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The word Grimoire is a catch-all term that describes a compilation of alternatural, magical, spiritual, or Mythos lore. Because pure experimentation with Mythos sorcery is generally dangerous for humans, most sorcerers with an eye toward increasing their personal power seek out grimoires to add to their repertoire of capabilities. This information can be recorded in ink-on-paper books, but such knowledge can be found in almost any conceivable format: stone tablets, crystal shards, the whistle of wind through a cave, coded into fragments of birdsong, or within the genes of a particular human ethnicity. Once uncovered by a race, Mythos lore seems to be impossible to permanently eradicate.

Moreover, the act of personal genius and creativity that comprises composing a Grimoire infuses and animates the spirit/kami of the grimoire upon its completion. Collections or compilations of knowledge gleaned from third-hand experience tends to create willful books, capable of enticing others to read them or being capable of preventing their own destruction by conventional means; the book that refuses to be burned is a classic example of such powers. Mass-produced copies of the Necronomicon would have absolutely no animating spirit to them whatsoever. Only singular, original manuscripts-- those written in the unique vision of their markers, with first-hand experience on the course of their authors-- emerge as self-aware grimoires, capable of fully perceiving and acting on the universe.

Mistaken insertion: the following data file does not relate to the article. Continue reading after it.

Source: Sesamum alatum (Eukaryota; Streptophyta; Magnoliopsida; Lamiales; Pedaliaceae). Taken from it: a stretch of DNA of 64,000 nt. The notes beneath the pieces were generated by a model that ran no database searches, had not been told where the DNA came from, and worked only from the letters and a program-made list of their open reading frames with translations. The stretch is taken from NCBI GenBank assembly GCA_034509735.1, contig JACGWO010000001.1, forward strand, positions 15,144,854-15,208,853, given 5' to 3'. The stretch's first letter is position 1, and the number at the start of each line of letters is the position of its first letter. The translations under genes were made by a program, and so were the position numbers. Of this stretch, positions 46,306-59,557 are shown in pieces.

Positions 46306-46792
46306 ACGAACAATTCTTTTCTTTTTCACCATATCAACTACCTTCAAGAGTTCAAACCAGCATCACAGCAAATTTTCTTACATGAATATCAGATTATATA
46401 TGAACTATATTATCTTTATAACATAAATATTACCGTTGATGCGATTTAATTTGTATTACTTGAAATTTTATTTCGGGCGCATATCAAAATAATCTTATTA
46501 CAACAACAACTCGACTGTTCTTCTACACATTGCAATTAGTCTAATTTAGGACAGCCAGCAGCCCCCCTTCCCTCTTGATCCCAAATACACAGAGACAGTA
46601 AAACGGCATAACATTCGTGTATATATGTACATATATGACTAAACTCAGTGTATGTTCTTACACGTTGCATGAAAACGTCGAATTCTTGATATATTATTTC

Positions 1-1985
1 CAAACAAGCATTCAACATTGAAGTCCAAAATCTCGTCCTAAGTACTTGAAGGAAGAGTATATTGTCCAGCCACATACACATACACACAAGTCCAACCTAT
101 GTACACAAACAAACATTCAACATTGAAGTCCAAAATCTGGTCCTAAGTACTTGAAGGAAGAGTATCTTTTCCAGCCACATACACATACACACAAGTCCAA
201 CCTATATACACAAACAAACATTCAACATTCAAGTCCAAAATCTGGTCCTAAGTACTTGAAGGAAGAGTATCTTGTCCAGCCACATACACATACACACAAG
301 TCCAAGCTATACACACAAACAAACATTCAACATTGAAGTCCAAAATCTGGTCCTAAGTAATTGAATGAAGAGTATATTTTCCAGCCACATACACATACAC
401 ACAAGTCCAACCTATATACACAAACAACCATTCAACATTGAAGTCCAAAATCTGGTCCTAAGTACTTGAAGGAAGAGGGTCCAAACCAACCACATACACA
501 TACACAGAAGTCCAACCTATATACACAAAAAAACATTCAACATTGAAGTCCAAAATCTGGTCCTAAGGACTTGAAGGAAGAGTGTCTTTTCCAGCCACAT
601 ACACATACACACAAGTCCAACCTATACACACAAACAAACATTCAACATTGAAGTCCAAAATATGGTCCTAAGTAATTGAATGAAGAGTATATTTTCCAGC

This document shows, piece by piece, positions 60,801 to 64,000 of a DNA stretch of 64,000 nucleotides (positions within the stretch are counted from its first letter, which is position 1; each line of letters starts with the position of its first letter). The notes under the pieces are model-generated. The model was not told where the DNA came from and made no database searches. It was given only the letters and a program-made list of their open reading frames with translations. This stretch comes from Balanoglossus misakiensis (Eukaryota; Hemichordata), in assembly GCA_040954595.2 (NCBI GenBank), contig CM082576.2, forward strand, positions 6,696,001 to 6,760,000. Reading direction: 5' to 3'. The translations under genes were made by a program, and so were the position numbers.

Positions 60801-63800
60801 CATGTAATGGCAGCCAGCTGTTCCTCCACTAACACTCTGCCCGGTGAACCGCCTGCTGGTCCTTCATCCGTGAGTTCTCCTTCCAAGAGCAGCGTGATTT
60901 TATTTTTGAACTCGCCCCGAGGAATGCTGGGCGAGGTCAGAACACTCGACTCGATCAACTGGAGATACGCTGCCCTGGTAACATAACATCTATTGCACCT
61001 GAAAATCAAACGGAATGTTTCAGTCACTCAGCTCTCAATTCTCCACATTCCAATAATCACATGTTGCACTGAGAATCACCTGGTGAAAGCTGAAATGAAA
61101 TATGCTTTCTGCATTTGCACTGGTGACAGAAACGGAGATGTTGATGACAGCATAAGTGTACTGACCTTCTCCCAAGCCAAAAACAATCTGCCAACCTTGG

Most of these spirits take the form of young human females between twelve and fifteen years old (and are called book-loli because of this tendency). These grimoires are valued above all others, because in addition to the knowledge written into them (which they can actively tutor interested parties), they possess the power to form a spiritual pact with a willing mortal being. In addition to gaining intuitive access to all of the grimoire's magical knowledge, pact-bound sorcerers have the ability to siphon substantial amounts of energy from the grimoire, using them as a sort of power battery. Sorcerers can also use grimoires as control/command interfaces for Deus Machina, the kaiju-sized mecha that starred prominently in the Arkham Event in the 1920s.

While grimoires are functionally ageless, they can be wounded or killed with sufficient force (though few would dare to do so, knowing what can be gained by seizing them in one piece). Sufficient damage can deface or destroy their contents, limiting their powers the same way selective amnesia might affect a mortal's ability to recall particular techniques or experiences.

While multiple grimoires exist within Suburban Senshi, only five possess known book-loli forms. Etheldreda, the Pnakotic Manuscripts, is known to be slumbering in the Void with her sorcerer-partner Master Therion. Al-Azif, the Necronomicon, is currently masterless after the death of her mortal love, and has hidden herself beyond mortal reach. Bixia Yuanjin, the Seven Cryptical Books of Hsan, took a young master from Mugen Academy that she met in Ten'ou House after being freed of her duties as Yaijinden's watchdog. The Tome of the Stilled Tongue also had a book-loli form that called herself Alria. Rue, who was held by Amber Royal, is the harbinger of The King in Yellow, and contains enough knowledge to raze the world, was spared because even though her contents were anathema, "her heart was still pure."